SK hynix revenues for the third 2023 quarter ended September 30 were $6.9 billion, down 16.4 percent annually, with a net loss of $1.66 billion as the memory market recovers from recession. The results were helped by demand for its HBM3 memory used by Nvidia GPUs.
Update: added note about SK hynix opposing terms of Kioxia Western Digital merger deal; added note about merger talks ending. 26 October.
The drop represents an improvement on the dive in Q2, which was a whopping 47 percent, and a narrowing of losses, which stood at $2.14 billion in Q2.
The Korean company fabricates DRAM and NAND chips, and builds SSDs. This was its second successive growth quarter, with both DRAM and NAND contributing, as well as average selling price increases. The DRAM business has turned around after two quarters of losses. SK hynix said: “Revenues grew 24 percent, while operating losses narrowed 38 percent, compared with the previous quarter, thanks to strong demand for high-performance mobile flagship products and HBM3, a key product for AI applications, and high-capacity DDR5.”
A statement from CFO Kim Woohyun said: “Our strong position as the world’s key provider of the products such as HBM and DDR5 will help us discover new markets differentiated from the past. We will work toward strengthening our position as the world’s best provider of the high-performance, premium memory products.”
DRAM shipments increased 20 percent quarter-on-quarter, with a 10 percent ASP increase, and NAND shipments also rose with high-capacity mobile products and SSDs taking the lead.
The recovery in SK hynix’s DRAM business should quicken due to generative AI technology driving GPU demand with a knock-on effect for HBM3. It’s forecasting a 60-80 percent CAGR for the HBM DRAM market over the next five years. It shipped 1 billion HBM3 samples in August. The company sees a NAND market recovery in place as well.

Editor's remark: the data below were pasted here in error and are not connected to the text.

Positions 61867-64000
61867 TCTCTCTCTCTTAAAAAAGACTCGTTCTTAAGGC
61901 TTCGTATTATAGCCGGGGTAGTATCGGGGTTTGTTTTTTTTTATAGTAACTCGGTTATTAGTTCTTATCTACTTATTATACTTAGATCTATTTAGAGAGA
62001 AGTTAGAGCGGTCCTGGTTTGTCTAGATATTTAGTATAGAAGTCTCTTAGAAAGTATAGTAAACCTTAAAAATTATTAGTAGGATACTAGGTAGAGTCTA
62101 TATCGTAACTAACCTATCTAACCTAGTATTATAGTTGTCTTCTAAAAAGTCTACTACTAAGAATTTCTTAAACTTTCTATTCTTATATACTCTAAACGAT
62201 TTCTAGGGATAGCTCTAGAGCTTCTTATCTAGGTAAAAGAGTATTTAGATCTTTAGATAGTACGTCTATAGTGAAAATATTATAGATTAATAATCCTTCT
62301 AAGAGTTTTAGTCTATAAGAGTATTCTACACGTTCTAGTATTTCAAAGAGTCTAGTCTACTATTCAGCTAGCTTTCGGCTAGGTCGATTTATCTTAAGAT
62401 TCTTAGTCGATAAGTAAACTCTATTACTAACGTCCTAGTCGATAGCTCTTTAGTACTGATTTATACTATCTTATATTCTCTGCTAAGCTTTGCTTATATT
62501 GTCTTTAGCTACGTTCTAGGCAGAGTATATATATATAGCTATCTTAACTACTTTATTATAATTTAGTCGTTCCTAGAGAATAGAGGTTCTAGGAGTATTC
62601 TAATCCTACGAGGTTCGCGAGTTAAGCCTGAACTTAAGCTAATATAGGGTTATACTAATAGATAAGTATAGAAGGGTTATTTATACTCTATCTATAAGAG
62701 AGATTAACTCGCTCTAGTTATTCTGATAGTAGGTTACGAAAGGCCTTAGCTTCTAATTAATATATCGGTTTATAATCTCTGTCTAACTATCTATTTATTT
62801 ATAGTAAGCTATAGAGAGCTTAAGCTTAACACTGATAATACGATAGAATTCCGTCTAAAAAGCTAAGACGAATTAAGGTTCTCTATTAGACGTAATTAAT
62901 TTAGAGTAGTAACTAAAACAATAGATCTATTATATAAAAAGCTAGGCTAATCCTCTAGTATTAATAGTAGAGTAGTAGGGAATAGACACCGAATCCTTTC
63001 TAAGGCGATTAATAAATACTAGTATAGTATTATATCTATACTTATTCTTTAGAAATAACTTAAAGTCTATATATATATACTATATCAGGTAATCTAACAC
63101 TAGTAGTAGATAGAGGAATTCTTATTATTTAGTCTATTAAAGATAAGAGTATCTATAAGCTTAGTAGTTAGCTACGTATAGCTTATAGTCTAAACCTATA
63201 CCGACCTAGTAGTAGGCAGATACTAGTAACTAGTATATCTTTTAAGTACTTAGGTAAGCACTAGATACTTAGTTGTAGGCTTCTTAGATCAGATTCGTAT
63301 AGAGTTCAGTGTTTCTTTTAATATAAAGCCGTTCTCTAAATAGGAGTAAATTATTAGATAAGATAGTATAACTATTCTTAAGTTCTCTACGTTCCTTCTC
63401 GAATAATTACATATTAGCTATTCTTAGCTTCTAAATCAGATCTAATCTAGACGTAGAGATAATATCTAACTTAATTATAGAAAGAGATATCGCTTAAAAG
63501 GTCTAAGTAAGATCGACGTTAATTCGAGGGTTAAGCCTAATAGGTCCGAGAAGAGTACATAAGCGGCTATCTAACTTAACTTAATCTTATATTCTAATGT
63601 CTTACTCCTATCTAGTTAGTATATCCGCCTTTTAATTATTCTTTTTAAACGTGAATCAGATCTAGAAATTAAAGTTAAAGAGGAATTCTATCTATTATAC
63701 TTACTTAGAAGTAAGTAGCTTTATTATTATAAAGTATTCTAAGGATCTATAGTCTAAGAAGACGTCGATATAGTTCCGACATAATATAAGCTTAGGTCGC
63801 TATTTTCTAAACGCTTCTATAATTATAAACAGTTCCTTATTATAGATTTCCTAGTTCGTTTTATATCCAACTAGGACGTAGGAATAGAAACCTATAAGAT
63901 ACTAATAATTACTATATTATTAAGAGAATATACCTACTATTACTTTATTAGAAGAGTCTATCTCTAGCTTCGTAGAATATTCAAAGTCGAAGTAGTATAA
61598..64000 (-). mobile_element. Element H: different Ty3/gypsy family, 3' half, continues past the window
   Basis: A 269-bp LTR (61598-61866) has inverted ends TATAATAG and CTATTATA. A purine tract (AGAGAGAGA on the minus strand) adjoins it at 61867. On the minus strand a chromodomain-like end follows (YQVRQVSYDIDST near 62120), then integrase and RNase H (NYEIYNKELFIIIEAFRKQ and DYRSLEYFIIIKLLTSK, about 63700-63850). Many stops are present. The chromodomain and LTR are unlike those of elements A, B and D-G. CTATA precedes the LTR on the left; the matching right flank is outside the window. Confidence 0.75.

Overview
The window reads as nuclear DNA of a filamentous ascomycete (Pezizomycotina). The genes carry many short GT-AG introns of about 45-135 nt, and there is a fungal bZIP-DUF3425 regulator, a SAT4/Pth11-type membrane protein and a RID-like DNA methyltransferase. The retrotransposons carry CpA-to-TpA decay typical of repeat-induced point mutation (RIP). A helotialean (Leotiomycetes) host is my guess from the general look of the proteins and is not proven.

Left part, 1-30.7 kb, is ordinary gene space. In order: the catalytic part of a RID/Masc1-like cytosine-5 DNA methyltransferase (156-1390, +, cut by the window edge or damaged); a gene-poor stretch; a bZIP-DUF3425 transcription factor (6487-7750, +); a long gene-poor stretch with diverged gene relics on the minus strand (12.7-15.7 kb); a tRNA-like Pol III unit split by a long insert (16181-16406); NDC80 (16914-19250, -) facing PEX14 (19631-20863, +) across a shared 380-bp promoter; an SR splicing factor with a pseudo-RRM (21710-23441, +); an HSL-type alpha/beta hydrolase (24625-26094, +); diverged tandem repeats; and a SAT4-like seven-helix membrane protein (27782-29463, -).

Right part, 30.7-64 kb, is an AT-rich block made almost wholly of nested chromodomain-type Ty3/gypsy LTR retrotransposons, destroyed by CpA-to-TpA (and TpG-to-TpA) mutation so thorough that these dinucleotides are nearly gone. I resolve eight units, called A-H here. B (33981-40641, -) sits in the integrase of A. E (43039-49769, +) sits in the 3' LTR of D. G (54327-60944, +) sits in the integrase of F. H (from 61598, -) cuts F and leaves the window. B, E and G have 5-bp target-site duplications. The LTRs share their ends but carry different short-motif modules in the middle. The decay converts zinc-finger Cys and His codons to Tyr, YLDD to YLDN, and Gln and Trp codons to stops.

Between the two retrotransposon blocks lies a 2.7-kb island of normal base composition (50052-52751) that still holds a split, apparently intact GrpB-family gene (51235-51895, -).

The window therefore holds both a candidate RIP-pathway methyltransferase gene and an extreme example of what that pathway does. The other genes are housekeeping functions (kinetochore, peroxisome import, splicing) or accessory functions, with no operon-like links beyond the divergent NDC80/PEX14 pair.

SK hynix plans to increase investments in high-value flagship products such as HBM, DDR5, and LPDDR5. The company will increase the share of the products manufactured from 1-alpha and 1-beta process nodes, the fourth and the fifth generations of the 10nm process, while increasing investments in HBM and TSV (Through Silicon Via) technology.
Aaron Rakers, a Wells Fargo analyst, thinks the results are an overall positive for the memory market and other players such as Micron. He calculates SK hynix DRAM revenues as ~$4.627 billion in the quarter, down 11 percent year-on-year and up 34 percent quarterly.
He estimates NAND revenues were ~$1.865 billion, down 26 percent year-on-year but up 11 percent quarter-on-quarter. He reckons ~29 percent of the company’s NAND revenue is driven by SSDs (including discrete NAND for SSDs), while the mobile market accounted for 42 percent.
Kioxia and Western Digital NAND/SSD business merger
During the SK hynix earnings call, on being asked about SK hynix opposing a mooted Kioxia merger with a spun-off Western Digital NAND and SSD business, the CFO said: “SK Hynix is not agreeing on the deal given the overall impact on the value of the company’s investment in Kioxia.”
He added: “We cannot elaborate on further specific reasons and the progress of the merger due to confidentiality, but one thing is clear: we [SK hynix] will make a decision for all stakeholders, including shareholders and Kioxia.” Korea Joongang Daily reported this news.
That’s a pretty clear viewpoint. Subsequently the Nikkei reported that the merger talks had been abandoned. Following SK hynix’ public opposition and after Bain Capital could not provide any countervailing arrangements, Western Digital ended the talks. This is only the latest turn in what has become a convoluted saga. It may not be the actual end.